Browsing Tag


Paleo Fast Food + US Wellness Meats Featured Chef + Giveaway (YAY!)

November 30, 2017

Before I get to my chit chatting, I'm going to guess you saw "Giveaway" in the title and might want to cut straight to the chase. Here's the deal. I'm December's US Wellness Meats Featured Chef and we're running a contest together until December 10th (Woohoo!). Sign up to win ALL OF THIS STUFF from US Wellness Meats at the link below. 


In May of this year I decided to send an email to one of my favorite companies to tell them how much I love their products. I had just put in an order with them and was thinking how much easier they had made my life by making grass-fed meat and bones (for my broth!) so much more accessible (Why do I care about grass-fed? I explain here). Much to my surprise, they emailed me back thanking me, and also with a special request:

Would I be their featured chef for December?

Umm, YES! I thought. Is that a rhetorical question? At the time I was still only 5 months pregnant and had no idea how life would be for me come December. 


When their marketing representative emailed me in November with a reminder — it was time for me to write my post — I may have had a heart attack. With a 6-week old baby who would not nap for more than 15 minutes, and me going on little to no sleep, how could I possibly find the time to write a post and create recipes for them? For the first time in my life, I truly understood what my readers mean when they tell me that they DO NOT HAVE TIME TO MAKE PALEO FOOD. 


Before Charley arrived, I had only myself to take care of. I had no idea how much time I spent in the kitchen tinkering with recipes and making complicated meals until I didn't have it anymore.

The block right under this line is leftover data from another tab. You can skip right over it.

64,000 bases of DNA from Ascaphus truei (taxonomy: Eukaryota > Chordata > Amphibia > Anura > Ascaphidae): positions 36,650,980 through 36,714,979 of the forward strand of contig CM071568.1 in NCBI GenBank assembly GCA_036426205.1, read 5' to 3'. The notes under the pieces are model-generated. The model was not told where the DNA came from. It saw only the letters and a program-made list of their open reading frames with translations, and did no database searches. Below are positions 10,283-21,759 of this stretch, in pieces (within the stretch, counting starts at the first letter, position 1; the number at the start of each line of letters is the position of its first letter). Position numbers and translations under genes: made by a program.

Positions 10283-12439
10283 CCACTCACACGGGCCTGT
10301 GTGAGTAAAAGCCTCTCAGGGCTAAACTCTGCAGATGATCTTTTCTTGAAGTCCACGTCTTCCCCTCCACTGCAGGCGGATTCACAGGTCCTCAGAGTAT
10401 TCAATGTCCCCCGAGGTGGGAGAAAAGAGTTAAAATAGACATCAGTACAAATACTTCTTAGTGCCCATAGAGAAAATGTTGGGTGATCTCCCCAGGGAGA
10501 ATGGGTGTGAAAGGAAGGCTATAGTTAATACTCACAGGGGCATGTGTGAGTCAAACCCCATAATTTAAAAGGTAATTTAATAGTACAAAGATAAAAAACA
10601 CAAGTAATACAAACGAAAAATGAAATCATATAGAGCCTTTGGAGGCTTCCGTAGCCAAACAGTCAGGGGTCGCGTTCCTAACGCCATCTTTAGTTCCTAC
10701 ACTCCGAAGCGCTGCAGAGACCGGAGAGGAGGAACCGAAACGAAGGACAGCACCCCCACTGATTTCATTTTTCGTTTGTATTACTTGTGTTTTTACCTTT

I am now the proud parent to a beautiful, rambunctious, curious, curly-haired, smushy-faced 2-month old. I’m going to state the obvious here, but I am madly in love with her and I can’t imagine life without her in it now. As expected, my whole world has been turned upside-down and priorities look very different than they did just a few months ago.


Every waking moment is spent feeding her, changing her diapers, changing her (poopy, spit-uppy) clothes, tickling her, smiling with her, shhhh-ing her, rocking her, bouncing her, and loving on my Charley girl.


Come breakfast or lunch time, I’m waiting for just the right moment to throw something on a pan or in a bowl, and shove it down my (very hungry) throat. I’m not saying that I’m resorting to McDonald’s drive-thru runs or Lean Cuisines (no judgement if you do). I still put eating whole, unprocessed food very high on my list of priorities — not to mention that I’m breastfeeding which means what I eat, Charley eats. But what I needed was to simplify.


I pulled it together and got US Wellness Meats their recipes, using some of my favorites from past posts. In fact, their beef liverwurst was the perfect thing to work with because it literally takes no cooking at all, but gives me the nutrients of three different organ meats and it's DELICIOUS.